THE NEW YORK TIMES
December 7, 2005
It was a sad enough measure of how badly the Bush administration has damaged its moral standing that the secretary of state had to deny that the president condones torture before she could visit some of the most reliable American allies in Europe. It was even worse that she had a hard time sounding credible when she did it.
Of course, it would have helped if Condoleezza Rice was actually in a position to convince the world that the United States has not, does not and will not torture prisoners. But there’s just too much evidence that this has happened at the hands of American interrogators or their proxies in other countries. Vice President Dick Cheney is still lobbying to legalize torture at the C.I.A.’s secret prisons, and to block a law that would reimpose on military prisons the decades-old standard of decent treatment that Mr. Bush scrapped after 9/11.
Pesky facts keep getting in the way of Ms. Rice’s message. Yesterday, the new German chancellor, Angela Merkel, said that Ms. Rice had acknowledged privately that the United States should not have abducted a German citizen, Khaled el-Masri, who says he was sent to Afghanistan and mistreated for five months before the Americans realized that they had the wrong man and let him go.
Mr. Masri tried to appear at a press conference in Washington yesterday to discuss a lawsuit filed in Virginia on his behalf by the American Civil Liberties Union, a suit alleging wrongful imprisonment and torture – but the United States government has refused to allow him into the country.
At issue is the practice of extraordinary rendition. When a government captures someone really dangerous, like a terrorist leader, who cannot be charged under that government’s own laws, it sends him to another country where authorities are willing to charge the suspect or at least can get away with locking him up indefinitely without charges.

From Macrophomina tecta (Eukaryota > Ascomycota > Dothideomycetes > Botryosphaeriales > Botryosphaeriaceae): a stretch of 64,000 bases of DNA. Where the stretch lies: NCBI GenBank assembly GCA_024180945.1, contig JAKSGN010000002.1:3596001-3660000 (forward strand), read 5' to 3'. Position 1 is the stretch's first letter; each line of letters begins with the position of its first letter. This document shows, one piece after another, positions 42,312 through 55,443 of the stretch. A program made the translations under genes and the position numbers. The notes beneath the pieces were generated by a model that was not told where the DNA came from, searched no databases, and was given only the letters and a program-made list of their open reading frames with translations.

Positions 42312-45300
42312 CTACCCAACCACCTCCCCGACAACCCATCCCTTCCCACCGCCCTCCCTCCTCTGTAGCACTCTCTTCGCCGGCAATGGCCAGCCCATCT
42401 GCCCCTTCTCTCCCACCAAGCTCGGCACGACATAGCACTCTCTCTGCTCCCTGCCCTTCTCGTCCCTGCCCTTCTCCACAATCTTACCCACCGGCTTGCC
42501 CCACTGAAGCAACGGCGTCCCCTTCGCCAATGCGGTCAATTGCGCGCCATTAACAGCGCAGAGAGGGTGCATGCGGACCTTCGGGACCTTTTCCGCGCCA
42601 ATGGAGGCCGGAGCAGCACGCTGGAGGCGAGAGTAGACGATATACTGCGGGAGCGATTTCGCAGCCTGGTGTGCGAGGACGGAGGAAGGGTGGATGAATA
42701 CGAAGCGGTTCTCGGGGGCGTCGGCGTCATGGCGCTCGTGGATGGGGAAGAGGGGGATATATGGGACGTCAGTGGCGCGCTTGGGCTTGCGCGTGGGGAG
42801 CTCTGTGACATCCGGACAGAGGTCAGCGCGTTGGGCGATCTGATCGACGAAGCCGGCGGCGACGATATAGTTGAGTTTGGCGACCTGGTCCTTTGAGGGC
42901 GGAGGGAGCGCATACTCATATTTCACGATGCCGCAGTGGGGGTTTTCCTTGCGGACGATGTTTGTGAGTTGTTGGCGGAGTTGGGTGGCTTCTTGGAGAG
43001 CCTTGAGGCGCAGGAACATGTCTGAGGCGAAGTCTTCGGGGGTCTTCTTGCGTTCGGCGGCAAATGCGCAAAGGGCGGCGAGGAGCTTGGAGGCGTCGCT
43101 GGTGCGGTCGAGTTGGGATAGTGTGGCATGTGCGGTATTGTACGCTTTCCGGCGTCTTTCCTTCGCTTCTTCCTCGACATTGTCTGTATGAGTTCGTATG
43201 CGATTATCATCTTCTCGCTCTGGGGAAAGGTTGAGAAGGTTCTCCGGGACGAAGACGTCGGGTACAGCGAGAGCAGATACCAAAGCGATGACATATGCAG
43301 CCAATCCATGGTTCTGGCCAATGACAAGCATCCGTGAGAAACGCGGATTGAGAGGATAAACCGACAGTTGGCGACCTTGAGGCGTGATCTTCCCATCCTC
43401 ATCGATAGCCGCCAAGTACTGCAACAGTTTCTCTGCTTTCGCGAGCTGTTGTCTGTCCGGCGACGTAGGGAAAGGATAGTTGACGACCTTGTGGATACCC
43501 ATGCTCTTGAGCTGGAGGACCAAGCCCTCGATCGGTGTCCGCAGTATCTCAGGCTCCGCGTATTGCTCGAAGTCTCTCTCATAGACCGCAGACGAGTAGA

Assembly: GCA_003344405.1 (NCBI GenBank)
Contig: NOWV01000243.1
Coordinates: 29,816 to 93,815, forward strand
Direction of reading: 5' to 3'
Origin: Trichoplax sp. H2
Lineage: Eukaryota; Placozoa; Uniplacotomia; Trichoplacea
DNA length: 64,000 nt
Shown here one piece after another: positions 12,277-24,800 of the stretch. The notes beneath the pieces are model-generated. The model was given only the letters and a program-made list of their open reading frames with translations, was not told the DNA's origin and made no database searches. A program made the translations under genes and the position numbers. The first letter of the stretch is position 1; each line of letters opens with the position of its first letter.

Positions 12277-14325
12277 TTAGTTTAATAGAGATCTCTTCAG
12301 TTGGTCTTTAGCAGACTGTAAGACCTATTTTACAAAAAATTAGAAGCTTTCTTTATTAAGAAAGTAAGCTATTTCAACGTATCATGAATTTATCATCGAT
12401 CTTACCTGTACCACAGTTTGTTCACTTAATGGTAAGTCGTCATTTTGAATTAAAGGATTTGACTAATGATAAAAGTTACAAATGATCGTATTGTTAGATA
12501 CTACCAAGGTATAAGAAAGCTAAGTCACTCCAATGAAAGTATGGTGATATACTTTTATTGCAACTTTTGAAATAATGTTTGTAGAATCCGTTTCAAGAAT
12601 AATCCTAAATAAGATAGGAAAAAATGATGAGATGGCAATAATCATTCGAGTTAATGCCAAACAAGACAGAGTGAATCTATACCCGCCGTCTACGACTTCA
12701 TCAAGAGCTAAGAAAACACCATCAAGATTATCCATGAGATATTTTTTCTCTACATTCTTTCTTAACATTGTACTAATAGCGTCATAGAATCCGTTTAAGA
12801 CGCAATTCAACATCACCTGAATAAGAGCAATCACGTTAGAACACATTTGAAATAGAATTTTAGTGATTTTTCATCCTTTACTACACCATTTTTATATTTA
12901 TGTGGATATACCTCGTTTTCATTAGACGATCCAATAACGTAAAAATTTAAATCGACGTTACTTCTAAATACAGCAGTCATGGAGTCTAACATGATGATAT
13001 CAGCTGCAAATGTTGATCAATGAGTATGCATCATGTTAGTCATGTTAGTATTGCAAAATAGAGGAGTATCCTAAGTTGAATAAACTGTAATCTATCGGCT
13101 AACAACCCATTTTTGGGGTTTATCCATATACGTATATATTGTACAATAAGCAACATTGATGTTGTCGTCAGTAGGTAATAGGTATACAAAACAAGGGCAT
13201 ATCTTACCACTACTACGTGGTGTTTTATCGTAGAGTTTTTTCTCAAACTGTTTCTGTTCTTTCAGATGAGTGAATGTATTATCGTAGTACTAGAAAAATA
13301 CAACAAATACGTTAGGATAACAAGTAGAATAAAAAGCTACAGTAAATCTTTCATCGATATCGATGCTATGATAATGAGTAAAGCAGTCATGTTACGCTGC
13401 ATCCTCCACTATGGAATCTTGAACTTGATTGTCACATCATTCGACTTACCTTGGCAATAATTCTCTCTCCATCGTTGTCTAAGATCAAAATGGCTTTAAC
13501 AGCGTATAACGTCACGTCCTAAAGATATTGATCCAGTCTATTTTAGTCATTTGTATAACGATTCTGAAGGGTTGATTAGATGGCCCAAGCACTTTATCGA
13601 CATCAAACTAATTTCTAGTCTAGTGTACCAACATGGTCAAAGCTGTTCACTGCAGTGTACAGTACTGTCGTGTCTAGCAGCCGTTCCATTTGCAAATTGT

It’s been going on for decades, infrequently and selectively, but the United States is reported to have stepped it up since 9/11 and violated international law by sending suspects to places where it knows they will be tortured. Recently, European governments expressed outrage at reports that some detainees were held at secret C.I.A. prisons in Europe.
Ms. Rice, like other American officials, will not comment on these reports. But before leaving Washington on Monday, she read a statement implying that if there were any secret prisons out there, the host countries knew about them. She rather bluntly warned that European countries who want American intelligence had better not betray any secrets.
Certainly, some of Europe’s shock at the news of the C.I.A. camps is political theater aimed at the widely anti-American European public. But that doesn’t make it any less disturbing that the United States government seems to have lost its ability to distinguish between acts that may occur sub rosa in some exceptional, critical situations and the basic rules of proper international behavior.
Ms. Rice said Monday that rendition had been used to lock up some really dangerous bad guys, like Carlos the Jackal and Ramzi Yousef, who masterminded the 1993 World Trade Center bombing. But both men were charged in courts, put on trial, convicted and sentenced. That’s what most American think when they hear talk about “bringing the terrorists to justice” – not predawn abductions, blindfolded prisoners on plane rides and years of torture in distant lands without any public reckoning.